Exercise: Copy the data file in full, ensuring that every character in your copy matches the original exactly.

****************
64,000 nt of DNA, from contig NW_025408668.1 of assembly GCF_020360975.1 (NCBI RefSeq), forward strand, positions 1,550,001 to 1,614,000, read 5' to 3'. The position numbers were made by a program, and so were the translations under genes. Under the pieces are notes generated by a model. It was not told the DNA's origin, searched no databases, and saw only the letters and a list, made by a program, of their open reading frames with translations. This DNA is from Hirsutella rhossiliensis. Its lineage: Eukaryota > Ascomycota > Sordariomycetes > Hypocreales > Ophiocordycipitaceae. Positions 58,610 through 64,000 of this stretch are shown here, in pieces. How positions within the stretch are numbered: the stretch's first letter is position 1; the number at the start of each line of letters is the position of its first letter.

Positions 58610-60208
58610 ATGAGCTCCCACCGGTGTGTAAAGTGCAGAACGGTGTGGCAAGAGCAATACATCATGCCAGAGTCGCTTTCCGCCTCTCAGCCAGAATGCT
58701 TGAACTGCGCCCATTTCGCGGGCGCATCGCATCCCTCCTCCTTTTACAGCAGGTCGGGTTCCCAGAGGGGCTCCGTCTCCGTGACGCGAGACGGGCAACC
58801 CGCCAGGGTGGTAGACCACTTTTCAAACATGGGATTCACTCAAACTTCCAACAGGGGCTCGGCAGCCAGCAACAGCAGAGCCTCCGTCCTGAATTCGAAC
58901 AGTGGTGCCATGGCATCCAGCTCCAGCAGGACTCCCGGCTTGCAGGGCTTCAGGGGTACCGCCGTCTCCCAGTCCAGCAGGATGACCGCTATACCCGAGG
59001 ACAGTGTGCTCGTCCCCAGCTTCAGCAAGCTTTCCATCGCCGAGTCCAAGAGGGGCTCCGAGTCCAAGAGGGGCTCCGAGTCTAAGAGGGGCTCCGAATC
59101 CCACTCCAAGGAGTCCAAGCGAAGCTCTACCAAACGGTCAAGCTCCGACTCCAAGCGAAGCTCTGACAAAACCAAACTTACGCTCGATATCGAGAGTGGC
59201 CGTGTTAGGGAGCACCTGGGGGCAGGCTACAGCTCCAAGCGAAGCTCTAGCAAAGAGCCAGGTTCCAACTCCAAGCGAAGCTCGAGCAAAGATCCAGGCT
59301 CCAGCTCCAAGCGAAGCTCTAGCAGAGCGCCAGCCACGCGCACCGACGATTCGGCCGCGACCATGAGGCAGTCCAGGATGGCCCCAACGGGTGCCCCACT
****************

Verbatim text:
64,000 nt of DNA, from contig NW_025408668.1 of assembly GCF_020360975.1 (NCBI RefSeq), forward strand, positions 1,550,001 to 1,614,000, read 5' to 3'. The position numbers were made by a program, and so were the translations under genes. Under the pieces are notes generated by a model. It was not told the DNA's origin, searched no databases, and saw only the letters and a list, made by a program, of their open reading frames with translations. This DNA is from Hirsutella rhossiliensis. Its lineage: Eukaryota > Ascomycota > Sordariomycetes > Hypocreales > Ophiocordycipitaceae. Positions 58,610 through 64,000 of this stretch are shown here, in pieces. How positions within the stretch are numbered: the stretch's first letter is position 1; the number at the start of each line of letters is the position of its first letter.

Positions 58610-60208
58610 ATGAGCTCCCACCGGTGTGTAAAGTGCAGAACGGTGTGGCAAGAGCAATACATCATGCCAGAGTCGCTTTCCGCCTCTCAGCCAGAATGCT
58701 TGAACTGCGCCCATTTCGCGGGCGCATCGCATCCCTCCTCCTTTTACAGCAGGTCGGGTTCCCAGAGGGGCTCCGTCTCCGTGACGCGAGACGGGCAACC
58801 CGCCAGGGTGGTAGACCACTTTTCAAACATGGGATTCACTCAAACTTCCAACAGGGGCTCGGCAGCCAGCAACAGCAGAGCCTCCGTCCTGAATTCGAAC
58901 AGTGGTGCCATGGCATCCAGCTCCAGCAGGACTCCCGGCTTGCAGGGCTTCAGGGGTACCGCCGTCTCCCAGTCCAGCAGGATGACCGCTATACCCGAGG
59001 ACAGTGTGCTCGTCCCCAGCTTCAGCAAGCTTTCCATCGCCGAGTCCAAGAGGGGCTCCGAGTCCAAGAGGGGCTCCGAGTCTAAGAGGGGCTCCGAATC
59101 CCACTCCAAGGAGTCCAAGCGAAGCTCTACCAAACGGTCAAGCTCCGACTCCAAGCGAAGCTCTGACAAAACCAAACTTACGCTCGATATCGAGAGTGGC
59201 CGTGTTAGGGAGCACCTGGGGGCAGGCTACAGCTCCAAGCGAAGCTCTAGCAAAGAGCCAGGTTCCAACTCCAAGCGAAGCTCGAGCAAAGATCCAGGCT
59301 CCAGCTCCAAGCGAAGCTCTAGCAGAGCGCCAGCCACGCGCACCGACGATTCGGCCGCGACCATGAGGCAGTCCAGGATGGCCCCAACGGGTGCCCCACT